Kremlin says China has the right to hold military drills around Taiwan

Published August 4, 2022
<p>In this file photo,  Putin meets with members of the Delovaya Rossiya (Business Russia) All-Russian Public Organization at the Kremlin, in Moscow on February 3, 2022. — Reuters/File</p>

In this file photo, Putin meets with members of the Delovaya Rossiya (Business Russia) All-Russian Public Organization at the Kremlin, in Moscow on February 3, 2022. — Reuters/File

The Kremlin said on Thursday that China had the sovereign right to hold major military drills around Taiwan and accused the United States of artificially fuelling tensions in the region.

China fired multiple missiles around Taiwan on Thursday as it launched unprecedented military drills a day after a visit by US House of Representatives Speaker Nancy Pelosi to the self-ruled island that Beijing regards as its sovereign territory.

Asked about China’s drills, Kremlin spokesman Dmitry Peskov said: “This is China’s sovereign right.”

“The tension in the region and around Taiwan was provoked… by the visit of Nancy Pelosi,” Peskov told reporters on a conference call. “It was an absolutely unnecessary visit and an unnecessary provocation.”

Pelosi was the highest-profile elected US official to visit Taiwan in 25 years, and said her trip made it “unequivocally clear” that the United States would not abandon a democratic ally.

It sparked a furious reaction from Beijing, which vowed “punishment” and announced military drills in the seas around Taiwan — some of the world’s busiest waterways.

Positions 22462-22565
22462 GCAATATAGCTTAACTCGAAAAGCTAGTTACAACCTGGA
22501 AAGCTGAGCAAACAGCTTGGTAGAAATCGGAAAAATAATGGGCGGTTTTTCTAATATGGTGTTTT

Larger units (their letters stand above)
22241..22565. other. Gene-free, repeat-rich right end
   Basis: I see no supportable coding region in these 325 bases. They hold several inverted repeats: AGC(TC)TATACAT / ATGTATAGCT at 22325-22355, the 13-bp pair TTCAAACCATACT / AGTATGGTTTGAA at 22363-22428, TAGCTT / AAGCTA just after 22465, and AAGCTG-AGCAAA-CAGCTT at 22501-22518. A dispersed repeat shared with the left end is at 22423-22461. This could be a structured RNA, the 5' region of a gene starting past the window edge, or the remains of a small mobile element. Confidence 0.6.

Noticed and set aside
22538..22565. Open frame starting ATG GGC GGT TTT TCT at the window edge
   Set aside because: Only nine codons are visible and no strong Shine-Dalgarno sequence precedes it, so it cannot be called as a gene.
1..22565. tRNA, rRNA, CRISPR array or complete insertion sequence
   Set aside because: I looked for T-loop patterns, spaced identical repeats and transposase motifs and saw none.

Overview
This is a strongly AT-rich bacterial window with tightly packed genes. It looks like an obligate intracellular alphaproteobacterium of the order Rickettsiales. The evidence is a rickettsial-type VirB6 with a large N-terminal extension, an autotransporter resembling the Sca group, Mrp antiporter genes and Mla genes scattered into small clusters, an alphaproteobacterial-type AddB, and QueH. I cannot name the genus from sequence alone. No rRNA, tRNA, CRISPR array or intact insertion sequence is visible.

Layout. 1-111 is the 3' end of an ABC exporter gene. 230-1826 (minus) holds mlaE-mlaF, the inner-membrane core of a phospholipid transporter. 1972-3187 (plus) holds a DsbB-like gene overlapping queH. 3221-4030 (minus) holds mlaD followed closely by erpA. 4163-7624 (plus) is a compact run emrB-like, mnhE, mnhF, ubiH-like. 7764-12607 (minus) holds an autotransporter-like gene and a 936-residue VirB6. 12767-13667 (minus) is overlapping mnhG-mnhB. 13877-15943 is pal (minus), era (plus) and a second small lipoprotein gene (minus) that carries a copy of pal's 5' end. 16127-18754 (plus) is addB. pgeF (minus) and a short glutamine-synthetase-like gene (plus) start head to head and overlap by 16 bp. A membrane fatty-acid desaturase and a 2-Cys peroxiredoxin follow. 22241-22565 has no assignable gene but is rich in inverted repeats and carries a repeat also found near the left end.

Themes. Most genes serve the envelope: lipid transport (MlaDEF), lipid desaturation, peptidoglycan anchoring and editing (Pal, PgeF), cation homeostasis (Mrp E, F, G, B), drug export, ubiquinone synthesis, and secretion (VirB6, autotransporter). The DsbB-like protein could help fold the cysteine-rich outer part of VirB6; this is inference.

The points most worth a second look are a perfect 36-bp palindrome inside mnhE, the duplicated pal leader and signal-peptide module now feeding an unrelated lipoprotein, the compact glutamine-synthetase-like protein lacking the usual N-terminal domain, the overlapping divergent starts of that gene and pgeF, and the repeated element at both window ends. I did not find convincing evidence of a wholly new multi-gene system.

The exercises, which began around 12 pm (0400 GMT), involve “live-firing”, according to state media.

The exercises are taking place in multiple zones around Taiwan — at some points within just 20 kilometres (12 miles) of the shore — and will conclude at midday on Sunday.

Taiwan’s defence ministry said it was closely watching the drills.

“The Ministry of National Defence stresses that it will uphold the principle of preparing for war without seeking war, and with an attitude of not escalating conflict and causing disputes,” it said in a statement.

Taiwan’s 23 million people have long lived with the possibility of an invasion, but that threat has intensified under President Xi Jinping, China’s most assertive ruler in a generation.

The island is once again a flashpoint between the United States and a Chinese leadership keen to project strength ahead of a crucial ruling party meeting this autumn at which Xi is expected to be given an unprecedented third term.

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